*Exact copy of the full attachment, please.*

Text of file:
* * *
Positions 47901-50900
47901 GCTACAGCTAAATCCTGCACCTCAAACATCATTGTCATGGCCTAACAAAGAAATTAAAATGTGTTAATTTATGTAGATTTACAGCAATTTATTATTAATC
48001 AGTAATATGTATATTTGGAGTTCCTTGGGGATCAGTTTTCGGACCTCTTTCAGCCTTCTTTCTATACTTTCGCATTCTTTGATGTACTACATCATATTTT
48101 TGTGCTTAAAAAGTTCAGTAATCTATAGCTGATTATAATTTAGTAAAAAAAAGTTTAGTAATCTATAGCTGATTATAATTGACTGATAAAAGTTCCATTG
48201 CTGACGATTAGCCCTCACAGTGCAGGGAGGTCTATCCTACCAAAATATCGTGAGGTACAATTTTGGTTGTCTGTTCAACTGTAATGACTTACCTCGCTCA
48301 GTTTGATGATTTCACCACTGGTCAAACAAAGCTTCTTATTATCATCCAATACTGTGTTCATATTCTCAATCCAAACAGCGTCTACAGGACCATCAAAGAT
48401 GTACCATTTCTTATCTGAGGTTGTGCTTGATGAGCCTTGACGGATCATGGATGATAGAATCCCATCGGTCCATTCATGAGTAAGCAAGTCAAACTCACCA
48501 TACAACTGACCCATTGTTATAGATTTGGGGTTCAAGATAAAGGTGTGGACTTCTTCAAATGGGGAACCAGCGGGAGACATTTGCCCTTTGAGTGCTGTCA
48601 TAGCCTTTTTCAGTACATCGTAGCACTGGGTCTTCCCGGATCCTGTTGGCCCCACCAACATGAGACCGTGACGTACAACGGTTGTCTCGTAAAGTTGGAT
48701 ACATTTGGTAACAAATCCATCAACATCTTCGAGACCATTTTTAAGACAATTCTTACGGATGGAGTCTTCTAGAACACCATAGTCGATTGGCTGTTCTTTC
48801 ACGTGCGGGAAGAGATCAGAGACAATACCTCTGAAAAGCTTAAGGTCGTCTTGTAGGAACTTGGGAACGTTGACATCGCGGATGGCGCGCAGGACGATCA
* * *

Positions 47901-50900
47901 GCTACAGCTAAATCCTGCACCTCAAACATCATTGTCATGGCCTAACAAAGAAATTAAAATGTGTTAATTTATGTAGATTTACAGCAATTTATTATTAATC
48001 AGTAATATGTATATTTGGAGTTCCTTGGGGATCAGTTTTCGGACCTCTTTCAGCCTTCTTTCTATACTTTCGCATTCTTTGATGTACTACATCATATTTT
48101 TGTGCTTAAAAAGTTCAGTAATCTATAGCTGATTATAATTTAGTAAAAAAAAGTTTAGTAATCTATAGCTGATTATAATTGACTGATAAAAGTTCCATTG
48201 CTGACGATTAGCCCTCACAGTGCAGGGAGGTCTATCCTACCAAAATATCGTGAGGTACAATTTTGGTTGTCTGTTCAACTGTAATGACTTACCTCGCTCA
48301 GTTTGATGATTTCACCACTGGTCAAACAAAGCTTCTTATTATCATCCAATACTGTGTTCATATTCTCAATCCAAACAGCGTCTACAGGACCATCAAAGAT
48401 GTACCATTTCTTATCTGAGGTTGTGCTTGATGAGCCTTGACGGATCATGGATGATAGAATCCCATCGGTCCATTCATGAGTAAGCAAGTCAAACTCACCA
48501 TACAACTGACCCATTGTTATAGATTTGGGGTTCAAGATAAAGGTGTGGACTTCTTCAAATGGGGAACCAGCGGGAGACATTTGCCCTTTGAGTGCTGTCA
48601 TAGCCTTTTTCAGTACATCGTAGCACTGGGTCTTCCCGGATCCTGTTGGCCCCACCAACATGAGACCGTGACGTACAACGGTTGTCTCGTAAAGTTGGAT
48701 ACATTTGGTAACAAATCCATCAACATCTTCGAGACCATTTTTAAGACAATTCTTACGGATGGAGTCTTCTAGAACACCATAGTCGATTGGCTGTTCTTTC
48801 ACGTGCGGGAAGAGATCAGAGACAATACCTCTGAAAAGCTTAAGGTCGTCTTGTAGGAACTTGGGAACGTTGACATCGCGGATGGCGCGCAGGACGATCA